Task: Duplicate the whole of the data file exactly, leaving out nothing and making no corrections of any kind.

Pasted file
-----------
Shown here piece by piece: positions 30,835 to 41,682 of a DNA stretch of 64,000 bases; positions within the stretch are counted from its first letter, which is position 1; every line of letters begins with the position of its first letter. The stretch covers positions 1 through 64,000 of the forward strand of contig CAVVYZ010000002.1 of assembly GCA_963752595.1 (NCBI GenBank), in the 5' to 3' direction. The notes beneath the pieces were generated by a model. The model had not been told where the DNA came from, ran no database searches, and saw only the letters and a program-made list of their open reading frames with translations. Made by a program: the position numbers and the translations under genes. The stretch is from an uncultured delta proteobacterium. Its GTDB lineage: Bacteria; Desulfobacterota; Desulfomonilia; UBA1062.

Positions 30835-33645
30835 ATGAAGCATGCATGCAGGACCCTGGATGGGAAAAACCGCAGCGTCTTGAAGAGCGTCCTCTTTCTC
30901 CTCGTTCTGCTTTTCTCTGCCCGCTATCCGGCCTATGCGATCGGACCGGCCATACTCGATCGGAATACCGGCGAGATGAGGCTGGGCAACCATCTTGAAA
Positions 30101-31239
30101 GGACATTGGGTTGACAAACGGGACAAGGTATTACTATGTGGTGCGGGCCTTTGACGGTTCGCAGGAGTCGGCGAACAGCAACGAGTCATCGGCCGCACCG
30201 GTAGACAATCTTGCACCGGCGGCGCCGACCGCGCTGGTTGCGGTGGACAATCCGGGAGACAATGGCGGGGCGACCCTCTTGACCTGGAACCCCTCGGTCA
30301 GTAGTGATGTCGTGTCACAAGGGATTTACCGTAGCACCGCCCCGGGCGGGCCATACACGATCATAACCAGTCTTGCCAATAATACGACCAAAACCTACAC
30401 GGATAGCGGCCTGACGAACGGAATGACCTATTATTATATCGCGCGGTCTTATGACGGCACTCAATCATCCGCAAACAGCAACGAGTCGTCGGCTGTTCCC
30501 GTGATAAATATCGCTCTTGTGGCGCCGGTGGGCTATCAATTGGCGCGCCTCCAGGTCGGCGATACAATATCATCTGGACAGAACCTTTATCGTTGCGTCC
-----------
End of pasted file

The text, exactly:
Shown here piece by piece: positions 30,835 to 41,682 of a DNA stretch of 64,000 bases; positions within the stretch are counted from its first letter, which is position 1; every line of letters begins with the position of its first letter. The stretch covers positions 1 through 64,000 of the forward strand of contig CAVVYZ010000002.1 of assembly GCA_963752595.1 (NCBI GenBank), in the 5' to 3' direction. The notes beneath the pieces were generated by a model. The model had not been told where the DNA came from, ran no database searches, and saw only the letters and a program-made list of their open reading frames with translations. Made by a program: the position numbers and the translations under genes. The stretch is from an uncultured delta proteobacterium. Its GTDB lineage: Bacteria; Desulfobacterota; Desulfomonilia; UBA1062.

Positions 30835-33645
30835 ATGAAGCATGCATGCAGGACCCTGGATGGGAAAAACCGCAGCGTCTTGAAGAGCGTCCTCTTTCTC
30901 CTCGTTCTGCTTTTCTCTGCCCGCTATCCGGCCTATGCGATCGGACCGGCCATACTCGATCGGAATACCGGCGAGATGAGGCTGGGCAACCATCTTGAAA
Positions 30101-31239
30101 GGACATTGGGTTGACAAACGGGACAAGGTATTACTATGTGGTGCGGGCCTTTGACGGTTCGCAGGAGTCGGCGAACAGCAACGAGTCATCGGCCGCACCG
30201 GTAGACAATCTTGCACCGGCGGCGCCGACCGCGCTGGTTGCGGTGGACAATCCGGGAGACAATGGCGGGGCGACCCTCTTGACCTGGAACCCCTCGGTCA
30301 GTAGTGATGTCGTGTCACAAGGGATTTACCGTAGCACCGCCCCGGGCGGGCCATACACGATCATAACCAGTCTTGCCAATAATACGACCAAAACCTACAC
30401 GGATAGCGGCCTGACGAACGGAATGACCTATTATTATATCGCGCGGTCTTATGACGGCACTCAATCATCCGCAAACAGCAACGAGTCGTCGGCTGTTCCC
30501 GTGATAAATATCGCTCTTGTGGCGCCGGTGGGCTATCAATTGGCGCGCCTCCAGGTCGGCGATACAATATCATCTGGACAGAACCTTTATCGTTGCGTCC